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Gas Explosion Rocks Philly Neighborhood; 1 Dead

A gas explosion in Philadelphia Tuesday evening killed one person and injured five more, officials said.

The unexpected blast from a gas main left three people in critical condition and forced dozens of people to evacuate their homes in Philadelphia’s Tacony neighborhood.

Philadelphia Executive Fire Chief Daniel A. Williams said the one casualty was a Philadelphia Gas Works employee, the Philadelphia Inquirer reported Wednesday.

PGW spokesman Cameron Kline said three additional workers were hospitalized in the University Hospital burn unit and remain in critical condition.

A fourth PGW employee was treated and released, spokeswoman Rebecca Harmon told The Associated Press.

Also among the injured was a firefighter who was reportedly in stable condition as of Wednesday morning.

The incident occurred at about 8:30 p.m. Tuesday when a 12-inch gas main exploded, Kline said.

Emergency officials and utility employees were dispatched to the scene earlier after receiving reports of a gas smell. They had evacuated homes on the street and were working to locate the leak when the explosion occurred.

The blast broke a water main and leveled the building, UPI reports.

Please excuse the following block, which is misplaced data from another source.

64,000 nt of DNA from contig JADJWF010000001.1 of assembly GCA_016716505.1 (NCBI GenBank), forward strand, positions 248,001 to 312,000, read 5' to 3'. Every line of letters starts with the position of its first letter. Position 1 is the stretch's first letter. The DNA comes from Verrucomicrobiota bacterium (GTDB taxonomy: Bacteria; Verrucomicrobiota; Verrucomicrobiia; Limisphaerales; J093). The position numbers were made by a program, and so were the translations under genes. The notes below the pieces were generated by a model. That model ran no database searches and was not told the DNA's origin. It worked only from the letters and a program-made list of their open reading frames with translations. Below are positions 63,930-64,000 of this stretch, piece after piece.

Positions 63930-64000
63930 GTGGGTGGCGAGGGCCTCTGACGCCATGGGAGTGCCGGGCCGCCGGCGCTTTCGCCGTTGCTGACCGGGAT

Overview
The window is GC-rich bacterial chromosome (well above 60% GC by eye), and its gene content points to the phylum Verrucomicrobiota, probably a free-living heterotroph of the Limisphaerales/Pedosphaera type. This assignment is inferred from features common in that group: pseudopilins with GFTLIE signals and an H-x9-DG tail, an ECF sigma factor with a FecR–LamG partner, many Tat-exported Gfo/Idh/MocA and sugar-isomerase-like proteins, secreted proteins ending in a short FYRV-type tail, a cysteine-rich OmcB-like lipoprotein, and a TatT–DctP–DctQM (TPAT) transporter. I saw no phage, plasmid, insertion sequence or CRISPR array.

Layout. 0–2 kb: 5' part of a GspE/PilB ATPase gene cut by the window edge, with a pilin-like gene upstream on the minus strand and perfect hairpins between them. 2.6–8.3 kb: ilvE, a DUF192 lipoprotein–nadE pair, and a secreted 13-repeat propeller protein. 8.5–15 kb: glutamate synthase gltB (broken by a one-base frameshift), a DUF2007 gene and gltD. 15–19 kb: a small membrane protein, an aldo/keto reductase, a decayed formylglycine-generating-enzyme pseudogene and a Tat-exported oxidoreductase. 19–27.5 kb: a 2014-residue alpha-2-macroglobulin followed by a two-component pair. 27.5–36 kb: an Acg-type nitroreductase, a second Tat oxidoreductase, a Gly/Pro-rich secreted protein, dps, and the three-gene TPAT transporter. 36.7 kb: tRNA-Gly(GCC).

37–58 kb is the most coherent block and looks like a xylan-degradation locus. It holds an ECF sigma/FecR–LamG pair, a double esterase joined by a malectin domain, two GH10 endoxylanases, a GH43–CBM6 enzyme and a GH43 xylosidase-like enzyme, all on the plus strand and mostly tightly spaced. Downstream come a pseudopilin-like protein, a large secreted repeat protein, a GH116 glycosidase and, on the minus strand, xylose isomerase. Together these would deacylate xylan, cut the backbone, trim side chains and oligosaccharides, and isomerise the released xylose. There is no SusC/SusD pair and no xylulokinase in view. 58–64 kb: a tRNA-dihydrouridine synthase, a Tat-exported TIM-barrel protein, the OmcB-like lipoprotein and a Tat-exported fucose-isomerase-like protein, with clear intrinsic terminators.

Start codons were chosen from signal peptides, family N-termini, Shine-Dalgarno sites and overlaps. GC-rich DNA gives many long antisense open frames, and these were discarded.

PGW says it is unclear what triggered the explosion.

Posted in Energy & Fuels, Natural Gas0 Comments

Progress Energy Goes to Duke Energy for $13 Billion

Duke Energy Corp. is acquiring Progress Energy Inc. for over $13 billion, making way for one of the country’s largest utilities.

The Associated Press reports that Duke on Monday announced its plans to buy $13 billion in Progress stock. The agreement would offer Progress shareholders 2.6125 shares of Duke common stock in exchange for each share of Progress common stock.

Duke said Progress shareholders would receive stock worth about $46.48 per share based on Friday’s closing numbers.

The buyout would create a utility company with 7.1 million electric customers in North Carolina, South Carolina, Florida, Indiana, Kentucky and Ohio.

The electric company would have a sizable business in nuclear energy, AP reports.

The news drove Progress shares up 68 cents to $45.40 in pre-market trading Monday. Duke shares lifted 5 cents to $17.84.

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Wind Energy: The Promise of City Turbines

Opponents of wind power keep a store of questions on hand about the method’s relevancy as an alternative energy source. Won’t it disrupt migratory bird patterns? Is it really enough support our needs?